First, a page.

The action now being general, I assumed command of the whole line for the time; ordered up the reserves on the left; placed in position regiments falling back, and halted those bravely moving forward, many of the regiments having already masked the fire of our artillery. Upon seeing the advance on the left Abercrombie and Palmer pushed forward their brigades in front of the artillery, in order to drive back the foe. The enemy continually re-enforced their column of attack besides advancing heavy reserves in support. Abercrombie and Palmer became engaged to their left and right. General Caldwell, of Richardson's division, having been sent to my support by General Sumner, now went into action, joining my brave division, fiercely engaged. The enemy were making desperate efforts to drive in my right. General Heintzelman sent me Seeley's battery, which, under De Russy, chief of his artillery, and with the advice of General Howe, was established on the ground held by this latter officer. It did its duty well.
General Porter came upon the ground about 6 p. m. Later General Sickles, of Hooker's division, reported to me with three regiments, leading his men directly into action, relieving some of my division whose ammunition was expended. At about 7 p. m. General Meagher, with his brigade, reported to me from General Sumner, and was posted on the left of Griffin's batteries.
Night closed upon us still fighting, the opposing forces only known by their lines of fire, that of the rebels gradually slackening until 8.30 p. m., after which an occasional cannon-shot from our batteries only broke the stillness that pervaded this bloody field. Thus ended the battle of Malvern Hill, which caused great carnage and demoralization among the best divisions of the enemy, with comparatively small loss on our side.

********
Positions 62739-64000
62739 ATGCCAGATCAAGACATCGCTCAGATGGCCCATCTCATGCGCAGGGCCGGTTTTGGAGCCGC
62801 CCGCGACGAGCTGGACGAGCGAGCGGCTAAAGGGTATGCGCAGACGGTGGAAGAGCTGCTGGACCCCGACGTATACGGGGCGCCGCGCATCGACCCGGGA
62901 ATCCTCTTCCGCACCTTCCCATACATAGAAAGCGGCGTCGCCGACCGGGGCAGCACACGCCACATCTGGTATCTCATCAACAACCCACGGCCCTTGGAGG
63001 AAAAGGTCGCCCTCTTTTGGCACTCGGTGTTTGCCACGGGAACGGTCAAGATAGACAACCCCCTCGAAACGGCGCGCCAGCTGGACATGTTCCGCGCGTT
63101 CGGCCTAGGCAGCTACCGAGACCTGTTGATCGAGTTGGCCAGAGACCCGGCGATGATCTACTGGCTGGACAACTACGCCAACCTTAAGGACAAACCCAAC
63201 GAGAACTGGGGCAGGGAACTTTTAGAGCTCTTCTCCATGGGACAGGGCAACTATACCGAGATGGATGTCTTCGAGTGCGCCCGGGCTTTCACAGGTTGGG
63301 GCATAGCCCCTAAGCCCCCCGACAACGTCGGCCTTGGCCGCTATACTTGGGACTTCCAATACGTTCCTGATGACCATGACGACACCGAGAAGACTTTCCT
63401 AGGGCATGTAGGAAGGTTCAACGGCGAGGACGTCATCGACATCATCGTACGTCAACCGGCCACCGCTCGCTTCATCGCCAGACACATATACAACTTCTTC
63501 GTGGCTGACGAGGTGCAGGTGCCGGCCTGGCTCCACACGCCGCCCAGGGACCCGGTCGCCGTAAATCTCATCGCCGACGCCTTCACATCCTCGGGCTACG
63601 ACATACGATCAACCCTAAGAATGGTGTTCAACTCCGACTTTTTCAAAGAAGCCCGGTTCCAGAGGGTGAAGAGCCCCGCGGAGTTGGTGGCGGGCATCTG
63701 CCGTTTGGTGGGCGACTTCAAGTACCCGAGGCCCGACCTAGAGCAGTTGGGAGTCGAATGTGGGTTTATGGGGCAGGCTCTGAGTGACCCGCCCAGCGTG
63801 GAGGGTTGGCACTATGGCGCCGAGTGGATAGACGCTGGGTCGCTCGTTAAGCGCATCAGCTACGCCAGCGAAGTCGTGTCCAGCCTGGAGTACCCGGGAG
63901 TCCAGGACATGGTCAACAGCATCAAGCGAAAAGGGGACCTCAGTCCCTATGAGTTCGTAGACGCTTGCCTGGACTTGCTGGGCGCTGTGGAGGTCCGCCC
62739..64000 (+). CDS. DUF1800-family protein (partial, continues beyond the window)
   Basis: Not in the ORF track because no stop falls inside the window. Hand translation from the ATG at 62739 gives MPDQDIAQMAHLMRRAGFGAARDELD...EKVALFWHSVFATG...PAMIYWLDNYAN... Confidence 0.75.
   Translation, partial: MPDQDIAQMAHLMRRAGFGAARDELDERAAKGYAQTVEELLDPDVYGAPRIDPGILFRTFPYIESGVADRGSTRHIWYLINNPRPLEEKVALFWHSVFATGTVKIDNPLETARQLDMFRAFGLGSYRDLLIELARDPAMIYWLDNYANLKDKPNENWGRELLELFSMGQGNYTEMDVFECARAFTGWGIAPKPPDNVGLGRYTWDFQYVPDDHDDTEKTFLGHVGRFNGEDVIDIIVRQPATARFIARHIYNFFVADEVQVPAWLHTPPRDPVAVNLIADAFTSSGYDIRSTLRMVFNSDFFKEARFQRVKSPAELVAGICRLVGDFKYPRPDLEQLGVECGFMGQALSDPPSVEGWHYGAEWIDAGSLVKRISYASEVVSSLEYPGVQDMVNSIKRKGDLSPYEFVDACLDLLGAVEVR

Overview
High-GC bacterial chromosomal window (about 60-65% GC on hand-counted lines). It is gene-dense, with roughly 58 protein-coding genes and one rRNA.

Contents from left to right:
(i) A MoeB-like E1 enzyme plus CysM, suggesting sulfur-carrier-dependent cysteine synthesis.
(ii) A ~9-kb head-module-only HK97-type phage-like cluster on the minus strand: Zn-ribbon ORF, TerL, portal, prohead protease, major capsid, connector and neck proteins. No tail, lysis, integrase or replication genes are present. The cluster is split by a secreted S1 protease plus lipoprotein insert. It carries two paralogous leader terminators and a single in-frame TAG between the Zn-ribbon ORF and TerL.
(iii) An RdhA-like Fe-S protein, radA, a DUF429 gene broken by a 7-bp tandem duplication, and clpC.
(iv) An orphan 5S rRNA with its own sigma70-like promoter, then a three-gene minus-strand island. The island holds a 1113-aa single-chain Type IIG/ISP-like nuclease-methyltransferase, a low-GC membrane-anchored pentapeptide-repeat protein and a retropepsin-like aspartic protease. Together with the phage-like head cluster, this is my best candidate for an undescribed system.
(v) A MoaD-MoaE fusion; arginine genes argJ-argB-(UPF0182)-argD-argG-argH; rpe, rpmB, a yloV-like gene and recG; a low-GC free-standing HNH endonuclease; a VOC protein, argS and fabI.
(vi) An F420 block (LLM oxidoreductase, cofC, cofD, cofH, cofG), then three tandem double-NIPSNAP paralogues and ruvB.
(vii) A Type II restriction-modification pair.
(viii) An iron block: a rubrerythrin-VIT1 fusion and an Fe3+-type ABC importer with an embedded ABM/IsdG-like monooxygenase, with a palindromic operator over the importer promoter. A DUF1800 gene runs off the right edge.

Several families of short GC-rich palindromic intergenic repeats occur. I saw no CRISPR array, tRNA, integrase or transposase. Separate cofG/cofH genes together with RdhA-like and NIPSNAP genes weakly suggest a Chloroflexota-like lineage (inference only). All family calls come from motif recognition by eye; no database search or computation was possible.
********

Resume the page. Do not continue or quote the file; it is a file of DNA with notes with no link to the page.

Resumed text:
Generals Abercrombie and Palmer formed a line with their brigades that not a private retreated from. General Howe, on the right, held his position and drove the enemy back. Your attention is particularly called to the reports of these officers accompanying; also to the reports of Generals Caldwell, Sickles, and Meagher, for which I refer you to their division commanders and to those of the artillery officers from reports to their respective chiefs. This arm did brilliant service. It could not have been excelled.
My thanks are due to General Sumner for his prompt assistance and anticipation of my wants; also to General Heintzelman. General Kearny rode over my lines during the morning, and I am indebted to him for some valuable information as regards dispositions.
Captain D. F. Parker, division quartermaster, joined me on the field; also Lieutenant Eccleston, provost-marshal. Brave and collected, these gentlemen were always ready to go where the fight was thickest. They have my thanks and admiration for their conduct. Lieutenant Smith, Eighth Illinois Cavalry, did me excellent service. Captain Walker, assistant adjutant-general of my staff, and Lieutenant Burt, aide-de-camp, were near me to take my orders and anticipate my wishes on the field.
Having received orders from General McClellan to fall back, my troops were gradually withdrawn from the field. Captain Benson, who had relieved the Massachusetts and Rhode Island batteries after dark, left one section of his artillery. General Sickles, who was very active on the field at this time, drew off the rear in admirable order. His brigade was the last to leave. This was at midnight.
From some prisoners we learned that the enemy were falling back, expecting to be attacked in the morning. Both armies retreated; the